Your big tabby cat Duke has always been an unpredictable guy. First, this five-year-old feline invented an ambush game, hiding under furniture and pouncing on your legs. Next, he swiped at your dog’s nose as the poor pooch tried to eat. However, now your feline delinquent has gone too far. For two days, your obnoxious cat has launched a stream of male cat urine at varied targets. He works from a standing position, targeting your furniture, carpet, and walls without effort. If he doesn’t stop soon, your entire house will be a cesspool. Tomorrow, Duke will visit your North Suffolk, VA vet for behavioral counseling. Also consider some additional tactics.
Source of the Spraying
Duke’s being ruled by mountains of male cat sex hormones. You suspect he’s trying to dominate your household, and marking his turf celebrates that conquest. If he hasn’t been neutered, make that appointment today.
Afterward, your cat’s spraying behavior should decrease along with his hormones. Female cats can also spray; so ensure that little Misty has been spayed.
Banish That Urine Smell
Although watching Duke saturate your house is disturbing enough, you’re more horrified when you can’t find the source of his deposit. Yesterday, you returned home, and found the air reeking of cat urine. After searching for an hour, you found the puddle – when you stepped in it. Fortunately, an enzymatic cleaner can remove that atrocious smell, although you might need several applications.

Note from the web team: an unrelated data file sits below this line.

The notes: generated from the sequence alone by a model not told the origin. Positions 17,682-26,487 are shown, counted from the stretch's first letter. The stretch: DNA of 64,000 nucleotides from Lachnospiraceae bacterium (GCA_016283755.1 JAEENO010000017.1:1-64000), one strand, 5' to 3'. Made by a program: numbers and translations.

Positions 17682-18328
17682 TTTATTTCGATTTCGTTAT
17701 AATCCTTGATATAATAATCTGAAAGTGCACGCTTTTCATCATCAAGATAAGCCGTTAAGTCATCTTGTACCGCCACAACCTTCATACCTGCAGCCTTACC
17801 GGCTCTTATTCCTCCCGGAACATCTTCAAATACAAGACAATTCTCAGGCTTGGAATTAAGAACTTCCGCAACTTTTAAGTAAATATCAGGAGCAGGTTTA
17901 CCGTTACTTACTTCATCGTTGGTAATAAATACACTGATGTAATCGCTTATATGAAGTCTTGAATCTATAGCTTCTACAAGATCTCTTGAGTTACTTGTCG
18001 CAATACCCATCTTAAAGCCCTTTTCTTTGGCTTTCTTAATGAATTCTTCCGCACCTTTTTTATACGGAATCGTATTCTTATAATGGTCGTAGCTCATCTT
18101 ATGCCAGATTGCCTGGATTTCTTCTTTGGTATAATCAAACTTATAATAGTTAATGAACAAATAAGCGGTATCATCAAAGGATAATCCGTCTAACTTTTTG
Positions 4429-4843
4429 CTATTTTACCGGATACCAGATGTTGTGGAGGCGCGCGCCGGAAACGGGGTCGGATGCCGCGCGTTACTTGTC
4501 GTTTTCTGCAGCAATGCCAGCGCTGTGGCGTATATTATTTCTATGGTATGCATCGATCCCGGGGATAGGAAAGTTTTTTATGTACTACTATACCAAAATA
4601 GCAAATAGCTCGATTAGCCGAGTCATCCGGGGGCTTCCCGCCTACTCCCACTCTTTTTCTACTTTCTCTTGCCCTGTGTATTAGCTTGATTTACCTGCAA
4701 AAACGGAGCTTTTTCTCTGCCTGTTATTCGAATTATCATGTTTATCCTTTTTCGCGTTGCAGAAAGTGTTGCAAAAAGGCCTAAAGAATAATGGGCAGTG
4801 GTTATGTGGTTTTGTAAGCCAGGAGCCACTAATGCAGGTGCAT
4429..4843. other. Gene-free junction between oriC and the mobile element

However, there’s some relief ahead. After the urine odor disappears from Duke’s previously sprayed surfaces, he’s not likely to pee there again. Ask your vet if applying a feline pheromone to those objects will convince your cat to mark them with his face.
Exercise As a Diversion
Maybe your cat needs more physical and mental exercise. If the vet approves, buy him one (or more) treat puzzles that should challenge his mind. He might be intrigued by a dancing laser wand.
Although you’d like to give Duke a “time out,” adding extra playtime might be a better solution. After all, tiring him out with positive activities might leave him with little energy for spraying. Don’t punish him, as he could target your pristine bedroom next.
Your North Suffolk, VA vet will be pleased when Duke has stopped christening your house. If your cat won’t stop spraying, contact us for expert assistance.
This is is a syndicated post. Read the original at chesapeakeveterinary.com